Ever since I heard of the concept of "animal rights," I knew that it was flawed and false. The problem was, I could never really say why I felt that way. Recently this came up with a friend of mine (he argued for, I against), and I was forced to try to articulate why animals don't have rights. I did a good job, and in fact by the end of the discussion my friend said "okay, that makes sense." I'm not sure he agreed with me, but he at least could not refute my logic, which is good enough for me. I'll attempt to reproduce and expand a bit on my reasoning here for you to use in your discussions.

First off, we have to define what we mean by "animal rights." Most proponents don't really have a firm grasp on this beyond a vague notion that animals should be respected as people are. While there are some that think that chimps should have voting rights (in spite of their inability to read a ballot) and all sorts of other insane notions, most animal rights activists stick to an idea that animals should be free to do as they please. In this view the animals should be as free as people to roam about and do their animal things unmolested and restrained by humans. After all, animals are organic creatures just like people and should therefore enjoy the same rights...

The problem here is that rights are not based on biology. If they were, we'd have to apply the equal protection clause of the Constitution to every petri dish full of virus cultures. After all, they are based on DNA just as we are, so they must have the same right to go about their viral business. This is on its face rather ridiculous; a virus is nothing but a protein coat surrounding a DNA core. It can't even reproduce without forcefully taking over the machinery of a host cell.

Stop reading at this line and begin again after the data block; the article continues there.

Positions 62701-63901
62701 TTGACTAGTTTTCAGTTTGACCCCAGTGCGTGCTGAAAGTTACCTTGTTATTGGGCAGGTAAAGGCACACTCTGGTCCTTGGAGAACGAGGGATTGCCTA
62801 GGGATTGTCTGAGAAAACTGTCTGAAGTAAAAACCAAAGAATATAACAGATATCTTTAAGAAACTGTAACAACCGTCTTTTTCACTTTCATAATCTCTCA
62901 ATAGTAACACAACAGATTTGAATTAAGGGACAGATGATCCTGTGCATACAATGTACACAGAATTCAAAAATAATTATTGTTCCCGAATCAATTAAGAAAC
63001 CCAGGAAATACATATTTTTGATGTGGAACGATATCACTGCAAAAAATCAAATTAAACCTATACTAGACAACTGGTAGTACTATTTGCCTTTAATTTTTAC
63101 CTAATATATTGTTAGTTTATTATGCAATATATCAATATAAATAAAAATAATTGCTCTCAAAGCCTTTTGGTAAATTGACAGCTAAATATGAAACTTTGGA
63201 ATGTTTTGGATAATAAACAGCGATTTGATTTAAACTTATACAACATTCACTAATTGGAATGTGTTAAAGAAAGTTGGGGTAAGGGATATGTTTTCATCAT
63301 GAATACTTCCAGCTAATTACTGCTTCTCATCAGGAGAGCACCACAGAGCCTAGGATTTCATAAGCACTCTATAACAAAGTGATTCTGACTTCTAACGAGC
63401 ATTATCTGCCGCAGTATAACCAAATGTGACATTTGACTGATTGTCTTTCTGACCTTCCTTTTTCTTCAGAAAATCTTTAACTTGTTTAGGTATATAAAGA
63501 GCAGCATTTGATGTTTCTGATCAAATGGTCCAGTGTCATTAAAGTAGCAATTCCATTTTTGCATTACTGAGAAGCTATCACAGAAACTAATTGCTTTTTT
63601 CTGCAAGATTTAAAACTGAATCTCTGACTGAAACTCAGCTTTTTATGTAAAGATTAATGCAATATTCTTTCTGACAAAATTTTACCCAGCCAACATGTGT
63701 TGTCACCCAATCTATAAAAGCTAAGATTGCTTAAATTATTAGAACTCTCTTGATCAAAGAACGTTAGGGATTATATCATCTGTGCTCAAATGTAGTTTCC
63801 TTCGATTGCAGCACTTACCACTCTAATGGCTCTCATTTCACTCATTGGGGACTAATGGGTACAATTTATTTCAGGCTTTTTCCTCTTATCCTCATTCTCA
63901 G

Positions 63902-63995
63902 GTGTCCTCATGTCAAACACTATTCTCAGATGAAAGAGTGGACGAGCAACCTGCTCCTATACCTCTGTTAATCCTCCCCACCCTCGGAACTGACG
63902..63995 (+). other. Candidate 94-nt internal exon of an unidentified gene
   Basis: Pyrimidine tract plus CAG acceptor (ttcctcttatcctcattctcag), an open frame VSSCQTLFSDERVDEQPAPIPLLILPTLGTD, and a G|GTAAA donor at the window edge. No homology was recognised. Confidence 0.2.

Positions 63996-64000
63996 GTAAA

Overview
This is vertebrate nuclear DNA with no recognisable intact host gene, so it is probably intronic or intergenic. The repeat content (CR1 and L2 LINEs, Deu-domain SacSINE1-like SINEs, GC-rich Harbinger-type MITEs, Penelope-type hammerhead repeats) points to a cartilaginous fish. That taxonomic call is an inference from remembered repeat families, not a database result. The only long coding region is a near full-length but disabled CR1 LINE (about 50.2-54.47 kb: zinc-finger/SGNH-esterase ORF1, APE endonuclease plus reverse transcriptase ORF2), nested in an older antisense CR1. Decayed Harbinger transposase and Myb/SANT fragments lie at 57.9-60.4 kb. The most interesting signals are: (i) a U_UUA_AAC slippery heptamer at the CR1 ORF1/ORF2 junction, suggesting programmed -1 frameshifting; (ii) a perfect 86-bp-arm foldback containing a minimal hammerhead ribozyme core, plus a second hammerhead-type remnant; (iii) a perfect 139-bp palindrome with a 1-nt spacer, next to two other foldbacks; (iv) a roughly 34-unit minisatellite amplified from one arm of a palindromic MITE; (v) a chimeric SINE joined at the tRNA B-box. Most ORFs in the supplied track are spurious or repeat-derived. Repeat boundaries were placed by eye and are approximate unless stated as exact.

I have coined a term to describe what rights truly are based on, which is "reciprocal responsibility." What does that mean? Reciprocal responsibility means that you, as a holder of a particular right, are held responsible for respecting the similar and equal rights of others. You have a right to free speech, but you must respect both another's right to free speech, and must not misuse your right of free speech against another (in slander, for example). You have a right to keep and bear arms, but you must not infringe on another's right to bear arms, nor shall you use your arms in unjustified force against another. This is reciprocal responsibility. A violation of reciprocal responsibility opens you to criminal and civil liability. No right exists without this attending responsibility.

A mountain lion asserted its "rights" to this man:

The problem with animal rights is that animals are incapable of recognizing and respecting reciprocal responsibility. If left completely free, animals would habitually engage in acts that would be criminal if performed by human beings. Bears and cougars would attack (assault) people. Dogs would defecate on (vandalize) people's lawns. A million other "criminal acts" would be perpetrated by animals, in violation of others' rights. This leads to one of two outcomes:

1) Humans and animals would necessarily have to have different standards of behavior. Acts against persons or property that would be criminal for humans, would be allowed for animals. In other words, animals would have superior rights to humans. We'd be constantly cleaning up after the criminality of animals, and would effectively be enslaved to creatures that didn't have a second thought to us and our rights (which undoubtably do exist). This is backward, to put it mildly.

2) To protect us from the criminal acts of animals, we'd have to imprison animals that "break the law." Since animals don't have the reasoning ability to make rational choices, most animals would eventually end up imprisoned for breaking the law. So we'd be locking up all these "freed" exactly does that respect their "rights?"

The concept of "animal rights" is an enviro-fantasy based on a misguided and ill-considered desire for animals to be happy. We have a responsibility to animals, not to mistreat them or cause them undue pain or suffering. There are, and should be, laws against animal cruelty. But to ascribe "rights" to animals goes against the concept of reciprocal responsibility which is inherent in the very definition of rights. Those who cannot respect rights cannot hold them...ergo, no rights for animals. Sorry PETA.